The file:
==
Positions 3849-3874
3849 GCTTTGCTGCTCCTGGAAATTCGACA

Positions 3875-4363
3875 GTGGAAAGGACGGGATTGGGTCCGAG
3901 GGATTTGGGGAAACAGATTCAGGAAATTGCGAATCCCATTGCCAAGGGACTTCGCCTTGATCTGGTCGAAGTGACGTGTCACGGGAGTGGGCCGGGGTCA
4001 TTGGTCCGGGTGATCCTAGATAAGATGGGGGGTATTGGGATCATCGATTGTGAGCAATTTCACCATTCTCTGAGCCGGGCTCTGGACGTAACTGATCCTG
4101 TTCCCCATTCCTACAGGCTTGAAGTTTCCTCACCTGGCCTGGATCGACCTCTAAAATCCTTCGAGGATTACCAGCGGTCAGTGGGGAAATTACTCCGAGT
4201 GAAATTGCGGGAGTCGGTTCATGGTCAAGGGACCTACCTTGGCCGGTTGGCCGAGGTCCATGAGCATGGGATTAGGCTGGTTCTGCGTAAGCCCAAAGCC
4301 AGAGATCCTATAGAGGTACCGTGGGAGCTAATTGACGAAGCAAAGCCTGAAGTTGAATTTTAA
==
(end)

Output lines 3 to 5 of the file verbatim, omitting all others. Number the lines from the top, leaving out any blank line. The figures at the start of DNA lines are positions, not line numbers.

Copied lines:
Positions 3875-4363
3875 GTGGAAAGGACGGGATTGGGTCCGAG
3901 GGATTTGGGGAAACAGATTCAGGAAATTGCGAATCCCATTGCCAAGGGACTTCGCCTTGATCTGGTCGAAGTGACGTGTCACGGGAGTGGGCCGGGGTCA